As a First Responder and First Responder instructor I learned about the 5 stages of grief.

  1. denial/isolation
  2. anger
  3. bargaining
  4. depression
  5. acceptance

Many people accept that these are the stages one experiences after a traumatic event or loss and hold that they are universally experienced.  Some people suggest we need “closure” to move on from the loss before we can get back to life.  The trouble is, you do not simply pass through grief in stage order, you literally bounce around those stages, constantly pinging and bouncing all over the place and some of us take longer to overcome loss than others because we have contexts that slow us down.  Grief may be defined as the conflicting feelings caused by the end of or change in a familiar pattern of behavior.

Two years ago I started moving through a book titled The Grief Recovery Handbook (authored by John James and Russel Friedman), which suggests we need to complete grief as opposed to getting closure.  The book took me a while to move through not because it was a hard read, but because you need to invest time in exploring your own misconceptions and concrete thoughts about loss and grief.  You have to understand your context.  I have also read Emotionally Healthy Spirituality by Peter Scazerro.  These reads in conjunction with my own context (my lived experiences), put me in a position where my outlook on loss is a bit different from many, but still the same.  It is important to me that as soon as I experience loss, I spend time exploring it and figuring out where I am with it.  I refuse to be a victim of my own emotions, I feel what I feel but I do not live in my feelings.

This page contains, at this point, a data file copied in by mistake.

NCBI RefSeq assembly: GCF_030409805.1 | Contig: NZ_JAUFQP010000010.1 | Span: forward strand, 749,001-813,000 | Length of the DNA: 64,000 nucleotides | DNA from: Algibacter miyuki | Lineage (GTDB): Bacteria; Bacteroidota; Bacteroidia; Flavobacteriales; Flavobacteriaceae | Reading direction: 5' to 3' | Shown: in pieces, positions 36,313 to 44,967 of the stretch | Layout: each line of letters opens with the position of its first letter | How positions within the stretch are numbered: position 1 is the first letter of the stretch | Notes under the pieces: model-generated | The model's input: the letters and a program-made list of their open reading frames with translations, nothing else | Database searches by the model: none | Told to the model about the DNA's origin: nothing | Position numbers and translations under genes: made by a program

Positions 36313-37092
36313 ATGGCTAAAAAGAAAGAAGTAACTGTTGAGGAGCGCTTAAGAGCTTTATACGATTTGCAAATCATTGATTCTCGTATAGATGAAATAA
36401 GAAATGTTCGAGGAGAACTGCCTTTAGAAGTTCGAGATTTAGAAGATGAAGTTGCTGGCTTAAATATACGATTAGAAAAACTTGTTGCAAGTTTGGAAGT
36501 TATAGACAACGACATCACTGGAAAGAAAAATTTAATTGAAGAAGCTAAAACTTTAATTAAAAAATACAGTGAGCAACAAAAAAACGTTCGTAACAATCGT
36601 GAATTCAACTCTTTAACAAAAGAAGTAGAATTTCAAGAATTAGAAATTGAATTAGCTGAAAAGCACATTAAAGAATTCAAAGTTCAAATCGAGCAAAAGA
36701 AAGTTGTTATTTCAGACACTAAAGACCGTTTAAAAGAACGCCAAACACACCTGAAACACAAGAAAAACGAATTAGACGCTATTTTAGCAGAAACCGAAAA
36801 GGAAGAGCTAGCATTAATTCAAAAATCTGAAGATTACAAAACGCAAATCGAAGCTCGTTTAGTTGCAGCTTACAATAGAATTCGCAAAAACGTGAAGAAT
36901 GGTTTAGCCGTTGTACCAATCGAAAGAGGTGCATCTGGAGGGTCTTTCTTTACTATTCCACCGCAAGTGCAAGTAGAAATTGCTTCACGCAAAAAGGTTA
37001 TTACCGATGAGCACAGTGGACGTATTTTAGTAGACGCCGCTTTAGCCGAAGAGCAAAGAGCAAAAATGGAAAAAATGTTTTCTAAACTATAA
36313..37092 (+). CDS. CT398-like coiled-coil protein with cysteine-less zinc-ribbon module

April and May are tumultuous months for me.  They are full of anniversaries, anniversaries which cause conflicting emotions.

  1. May 1994 Graduated from high school
  2. May 1994 Left home for College
  3. May 1994 Pregnant with my first child (lost her dad #6 below)
  4. April 1999, I bought my first home and lost my first major relationship
  5. April 2000 Had my 4th daughter
  6. April 2010 Loss the father of 2 of my children and the only guy to ever propose

Now, these may not be major losses in your eyes, and that’s fine.  This mini list is intended for you to reflect on seasons of your own life when you experience repeated loss or extreme changes – anniversaries.  You may notice a pattern if you study it.  During the spring (and fall another season of anniversaries for me) my allergies are worse than usual and emotionally I have to be aware of what may try to rear its ugly head.  I can whole heartedly say, most of the things above I have completed.  That does not mean I do not hurt or that the events have no impact on my life, they just do not hold me hostage like they once did.  I realize that there are 2 sides (sometimes 8 or 9) to most of the losses I experience.


There are times when I react from my emotions very poorly – epic failures!  Just as I have to forgive myself for reacting irrationally, I choose to forgive others for their poor choices as well.  Is it always easy?  NO.   However, I acknowledge that I did not always feel the way that I feel now.  I did not magically wake up one day able to forgive someone for egregious mistakes, it was a place I traveled to over time, so I accept that it may take others a while to make it here as well.  I also accept that some will never make it here.  It does not add to my life to harbor unforgiveness and resentment, instead it opens me up to not being forgivable myself.

At one point I forgave so I could be forgiven, but in time that forgiveness came out of me because of my genuine love for others.

We live, We learn, We grow.  Let’s let the pain go and forgive.  It is not easy, but together we can.

3 thoughts on “Forgive

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  1. I truly understand where you are coming from on this one. I’ve been bouncing through the grief process myself…..feel like I’m the ball in a pinball machine sometimes.


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